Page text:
US augmentation forces, including the army, navy, air force, and the marine corps, are composed of approximately 690,000 troops. The augmented forces comprise army divisions, carrier battle groups with highly advanced fighters, tactical fighter wings, and marine expeditionary forces in Okinawa and on the US mainland. The US augmentation forces have contingency plans for the Korean peninsula to execute the Win-Win Strategy in support of United Nations Command (UNC)/Combined Forces Command (CFC) operation plans.
There are three types of augmentation capability: Flexible Deterrence Options (FDOs), Force Module Packages (FMPs), and the Time-Phased Forces Deployment Data (TPFDD). These are executed through a unit integration process, when the commander of CFC requests them and the US Joint Chiefs of Staff orders them in case of a crisis on the Korean peninsula.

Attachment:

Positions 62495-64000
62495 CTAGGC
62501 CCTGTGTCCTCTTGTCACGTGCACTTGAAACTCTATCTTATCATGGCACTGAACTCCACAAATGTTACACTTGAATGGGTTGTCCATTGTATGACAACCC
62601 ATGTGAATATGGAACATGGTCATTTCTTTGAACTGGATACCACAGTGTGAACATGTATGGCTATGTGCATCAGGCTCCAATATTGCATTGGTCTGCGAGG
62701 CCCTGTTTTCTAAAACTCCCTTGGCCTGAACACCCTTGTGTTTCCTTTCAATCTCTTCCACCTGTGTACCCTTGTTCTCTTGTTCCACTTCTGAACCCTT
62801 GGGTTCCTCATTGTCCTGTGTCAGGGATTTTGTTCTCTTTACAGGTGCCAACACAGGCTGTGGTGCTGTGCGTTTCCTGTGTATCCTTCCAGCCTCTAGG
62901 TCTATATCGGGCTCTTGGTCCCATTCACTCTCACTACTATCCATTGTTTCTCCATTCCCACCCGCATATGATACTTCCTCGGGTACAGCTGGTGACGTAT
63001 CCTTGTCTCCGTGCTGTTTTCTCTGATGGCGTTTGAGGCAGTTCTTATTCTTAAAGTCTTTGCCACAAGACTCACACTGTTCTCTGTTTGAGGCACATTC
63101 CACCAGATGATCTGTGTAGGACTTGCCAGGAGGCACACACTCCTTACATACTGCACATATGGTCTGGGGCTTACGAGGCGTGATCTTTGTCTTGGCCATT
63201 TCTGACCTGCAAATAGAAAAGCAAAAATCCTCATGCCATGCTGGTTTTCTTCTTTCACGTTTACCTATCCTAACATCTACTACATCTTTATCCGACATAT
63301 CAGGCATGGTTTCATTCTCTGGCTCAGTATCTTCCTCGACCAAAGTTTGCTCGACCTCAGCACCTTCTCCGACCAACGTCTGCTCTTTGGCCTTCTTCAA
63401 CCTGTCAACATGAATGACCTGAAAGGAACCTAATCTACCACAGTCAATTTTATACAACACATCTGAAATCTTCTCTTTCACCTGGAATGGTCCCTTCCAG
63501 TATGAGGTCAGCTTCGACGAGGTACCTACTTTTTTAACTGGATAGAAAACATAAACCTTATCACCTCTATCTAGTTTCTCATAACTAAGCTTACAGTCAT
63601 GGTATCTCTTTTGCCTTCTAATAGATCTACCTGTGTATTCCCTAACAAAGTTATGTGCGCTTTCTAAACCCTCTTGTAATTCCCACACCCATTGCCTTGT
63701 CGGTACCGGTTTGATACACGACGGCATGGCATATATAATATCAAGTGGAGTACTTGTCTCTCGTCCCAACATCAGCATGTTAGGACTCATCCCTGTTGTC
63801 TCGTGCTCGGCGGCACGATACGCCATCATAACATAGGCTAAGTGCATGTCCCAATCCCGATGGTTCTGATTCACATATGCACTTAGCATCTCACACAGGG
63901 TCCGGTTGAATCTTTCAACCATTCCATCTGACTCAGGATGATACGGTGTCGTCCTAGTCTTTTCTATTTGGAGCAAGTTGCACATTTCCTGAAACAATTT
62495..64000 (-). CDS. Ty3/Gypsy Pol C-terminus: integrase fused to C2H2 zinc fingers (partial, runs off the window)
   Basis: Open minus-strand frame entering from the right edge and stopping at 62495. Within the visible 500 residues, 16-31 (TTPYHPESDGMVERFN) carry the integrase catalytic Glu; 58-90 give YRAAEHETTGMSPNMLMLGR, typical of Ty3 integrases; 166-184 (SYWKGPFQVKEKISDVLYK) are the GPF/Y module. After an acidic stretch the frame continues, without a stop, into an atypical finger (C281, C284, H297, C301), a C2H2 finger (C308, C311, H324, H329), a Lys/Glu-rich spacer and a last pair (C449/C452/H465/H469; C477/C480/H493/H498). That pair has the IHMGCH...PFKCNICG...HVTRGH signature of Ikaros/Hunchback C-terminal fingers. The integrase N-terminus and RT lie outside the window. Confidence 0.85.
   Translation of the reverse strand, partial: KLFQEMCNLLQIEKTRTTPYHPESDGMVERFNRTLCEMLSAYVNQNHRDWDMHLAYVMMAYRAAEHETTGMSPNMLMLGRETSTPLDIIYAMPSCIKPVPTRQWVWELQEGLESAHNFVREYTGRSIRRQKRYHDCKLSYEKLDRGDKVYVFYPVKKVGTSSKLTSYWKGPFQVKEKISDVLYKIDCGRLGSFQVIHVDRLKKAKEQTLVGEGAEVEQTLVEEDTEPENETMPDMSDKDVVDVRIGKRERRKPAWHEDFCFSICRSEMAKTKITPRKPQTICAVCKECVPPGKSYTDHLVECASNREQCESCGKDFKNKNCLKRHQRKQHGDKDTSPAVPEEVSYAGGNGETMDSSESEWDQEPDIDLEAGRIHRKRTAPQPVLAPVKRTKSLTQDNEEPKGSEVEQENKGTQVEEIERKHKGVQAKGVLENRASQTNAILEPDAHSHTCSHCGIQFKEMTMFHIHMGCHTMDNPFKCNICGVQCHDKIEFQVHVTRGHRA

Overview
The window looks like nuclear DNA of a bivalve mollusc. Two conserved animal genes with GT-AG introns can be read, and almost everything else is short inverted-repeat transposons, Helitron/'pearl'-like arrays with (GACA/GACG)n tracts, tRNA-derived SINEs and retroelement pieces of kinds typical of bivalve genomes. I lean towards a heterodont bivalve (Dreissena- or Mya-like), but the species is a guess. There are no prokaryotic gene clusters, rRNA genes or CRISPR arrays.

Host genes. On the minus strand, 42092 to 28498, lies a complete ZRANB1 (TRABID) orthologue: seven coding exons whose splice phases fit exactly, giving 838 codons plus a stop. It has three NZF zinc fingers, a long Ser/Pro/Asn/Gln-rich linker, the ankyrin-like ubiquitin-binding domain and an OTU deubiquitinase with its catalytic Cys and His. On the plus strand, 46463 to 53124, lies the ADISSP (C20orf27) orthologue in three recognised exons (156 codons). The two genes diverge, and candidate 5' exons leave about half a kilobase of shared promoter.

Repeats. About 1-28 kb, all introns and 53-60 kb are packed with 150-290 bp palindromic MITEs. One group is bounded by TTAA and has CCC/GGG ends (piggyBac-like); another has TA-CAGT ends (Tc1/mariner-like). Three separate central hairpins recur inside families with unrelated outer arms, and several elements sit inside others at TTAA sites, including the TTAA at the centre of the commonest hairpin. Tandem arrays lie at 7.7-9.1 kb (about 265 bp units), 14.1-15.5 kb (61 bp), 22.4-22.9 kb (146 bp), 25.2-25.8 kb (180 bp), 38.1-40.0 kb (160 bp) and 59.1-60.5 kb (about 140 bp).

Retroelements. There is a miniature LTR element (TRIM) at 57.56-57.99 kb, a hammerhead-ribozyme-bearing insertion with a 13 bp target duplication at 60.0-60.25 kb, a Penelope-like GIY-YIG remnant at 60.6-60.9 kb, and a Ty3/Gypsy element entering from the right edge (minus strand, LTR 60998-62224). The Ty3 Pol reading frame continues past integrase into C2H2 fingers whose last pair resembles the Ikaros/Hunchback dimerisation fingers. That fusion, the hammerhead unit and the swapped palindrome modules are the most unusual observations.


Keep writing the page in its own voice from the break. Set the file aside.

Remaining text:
FDOs are ready to be implemented when war is imminent. They can be classified into political, economic, diplomatic, and military options. Approximately 150 deterrence options are ready to be employed.
FMPs are measures that augment combat or combat support units that need the most support in the early phase of the war should war deterrence efforts through FDOs fail. Included in the FMPs are elements such as strong carrier battle groups.
Under TPFDD, in which FDO and FMP are included, the key forces are planned ahead of time to be deployed in case of an outbreak of war. There are three types of forces under TPFDD: in-place forces, or forces currently deployed to the peninsula; pre-planned forces, or forces of time-phased deployment in a contingency; and on-call forces, which could be deployed if needed.